Generally a baseline is not be changed often. It generally goes a long with a standard which is a more theoretic approach and which can be technologically independent. The baseline is technologically dependent and should stipulate how to configure a new machine to make it adequately hardened with regards to security.
One step could be to make generic configurations, which are already hardened before being deployed.
If you start involving vulnerability intelligence feeds, you are in the field of patch management, not baselining. A baseline should state to update the machine to the newest version. A standard should explain all machines should be updated at regular intervals using the patch management method. The patch management process should not be defined within the baseline itself.
Normally auditing should be done in the following way:
- after final deployment, the device is audited to see if the configuration has correct values
- at certain intervals, machines should be selected at random and the configuration should be extracted, under the supervision of the auditor, and should be checked against the baseline. Compliance scripts can be run, but they will need to be updated at every baseline change (which should normally not be that often).
For the following steps:
- easier to keep up to date acknowledging new and current threats
- easier to record exceptions where some systems can't meet the best
First of all note that, even when acknowledging current threats, these will not run into the hundreds a year, maybe ten at most (depending on the size of your organization's devices, if you have 10 different devices performing the same task you should review your infrastructure provisioning and design process/decision making).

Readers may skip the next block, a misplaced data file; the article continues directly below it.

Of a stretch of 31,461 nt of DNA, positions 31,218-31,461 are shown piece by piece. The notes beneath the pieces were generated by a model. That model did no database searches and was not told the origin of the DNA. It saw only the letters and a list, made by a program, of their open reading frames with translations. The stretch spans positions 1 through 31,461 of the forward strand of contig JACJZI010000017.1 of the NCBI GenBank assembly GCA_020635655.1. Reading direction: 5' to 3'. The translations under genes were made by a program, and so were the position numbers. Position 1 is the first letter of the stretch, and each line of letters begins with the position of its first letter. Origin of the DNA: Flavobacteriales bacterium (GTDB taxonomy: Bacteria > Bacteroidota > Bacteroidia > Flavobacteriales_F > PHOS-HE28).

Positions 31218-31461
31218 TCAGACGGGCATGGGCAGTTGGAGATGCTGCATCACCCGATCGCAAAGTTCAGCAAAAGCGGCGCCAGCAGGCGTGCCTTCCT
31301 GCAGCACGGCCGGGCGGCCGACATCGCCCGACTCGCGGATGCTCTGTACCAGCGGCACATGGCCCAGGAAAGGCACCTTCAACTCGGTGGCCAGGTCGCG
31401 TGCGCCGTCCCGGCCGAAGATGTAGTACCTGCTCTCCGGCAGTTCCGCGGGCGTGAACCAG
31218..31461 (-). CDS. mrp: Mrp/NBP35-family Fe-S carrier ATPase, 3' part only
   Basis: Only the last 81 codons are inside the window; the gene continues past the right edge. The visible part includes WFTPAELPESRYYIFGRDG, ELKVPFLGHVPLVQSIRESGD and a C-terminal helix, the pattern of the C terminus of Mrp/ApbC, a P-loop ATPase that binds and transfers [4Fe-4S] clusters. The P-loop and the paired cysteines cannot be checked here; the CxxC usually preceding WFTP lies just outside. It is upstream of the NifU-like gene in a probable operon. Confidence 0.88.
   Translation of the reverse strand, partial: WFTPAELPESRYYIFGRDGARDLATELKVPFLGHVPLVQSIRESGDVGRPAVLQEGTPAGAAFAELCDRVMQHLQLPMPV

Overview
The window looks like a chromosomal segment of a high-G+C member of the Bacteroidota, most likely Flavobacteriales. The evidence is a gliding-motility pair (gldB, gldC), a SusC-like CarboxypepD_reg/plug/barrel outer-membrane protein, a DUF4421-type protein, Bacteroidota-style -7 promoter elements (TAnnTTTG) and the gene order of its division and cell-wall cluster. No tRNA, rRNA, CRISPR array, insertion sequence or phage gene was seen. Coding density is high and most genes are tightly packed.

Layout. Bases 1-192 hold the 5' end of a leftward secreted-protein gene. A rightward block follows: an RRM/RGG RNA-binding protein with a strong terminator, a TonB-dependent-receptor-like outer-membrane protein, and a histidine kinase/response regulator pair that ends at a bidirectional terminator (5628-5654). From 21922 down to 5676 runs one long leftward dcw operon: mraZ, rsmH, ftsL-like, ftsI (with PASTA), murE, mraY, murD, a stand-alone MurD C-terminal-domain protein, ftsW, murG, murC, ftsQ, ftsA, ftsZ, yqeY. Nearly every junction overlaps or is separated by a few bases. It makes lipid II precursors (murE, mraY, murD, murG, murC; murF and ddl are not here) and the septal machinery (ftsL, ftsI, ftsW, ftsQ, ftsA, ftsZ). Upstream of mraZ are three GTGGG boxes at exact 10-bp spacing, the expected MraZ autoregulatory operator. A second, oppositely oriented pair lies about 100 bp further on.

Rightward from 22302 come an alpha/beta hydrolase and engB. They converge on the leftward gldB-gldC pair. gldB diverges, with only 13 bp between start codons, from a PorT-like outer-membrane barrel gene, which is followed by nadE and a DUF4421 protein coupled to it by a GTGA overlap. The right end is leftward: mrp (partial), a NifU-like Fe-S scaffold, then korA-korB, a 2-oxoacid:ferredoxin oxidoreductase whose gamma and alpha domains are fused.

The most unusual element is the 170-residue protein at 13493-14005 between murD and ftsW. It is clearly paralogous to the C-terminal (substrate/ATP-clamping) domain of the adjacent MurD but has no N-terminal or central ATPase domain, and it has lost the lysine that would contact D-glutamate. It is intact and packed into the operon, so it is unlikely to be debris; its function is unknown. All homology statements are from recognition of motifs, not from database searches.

To keep track of exceptions, it must be noted that exceptions should be logged into the risk assessment process. If there is a risk which needs to be accepted, a formal document should be created detailing the problem, the risk and the suggested solution. An audit/risk/business committee can then review this document and either approve or reject the solution.
Versioning will be better if:
- you start using versioned PDFs
- log every change to the baseline in your change management tool
Every document update will be the result of a certain incident. Either this incident was due to threat intelligence (for instance that you need to disable SSL compression) or due to operational problems. This incident will generate a response, from this response a new ticket should be generated saying the document should be updated and validated by the change committee.
If you haven't been using a risk management/change management tool, I would strongly suggest in setting one up.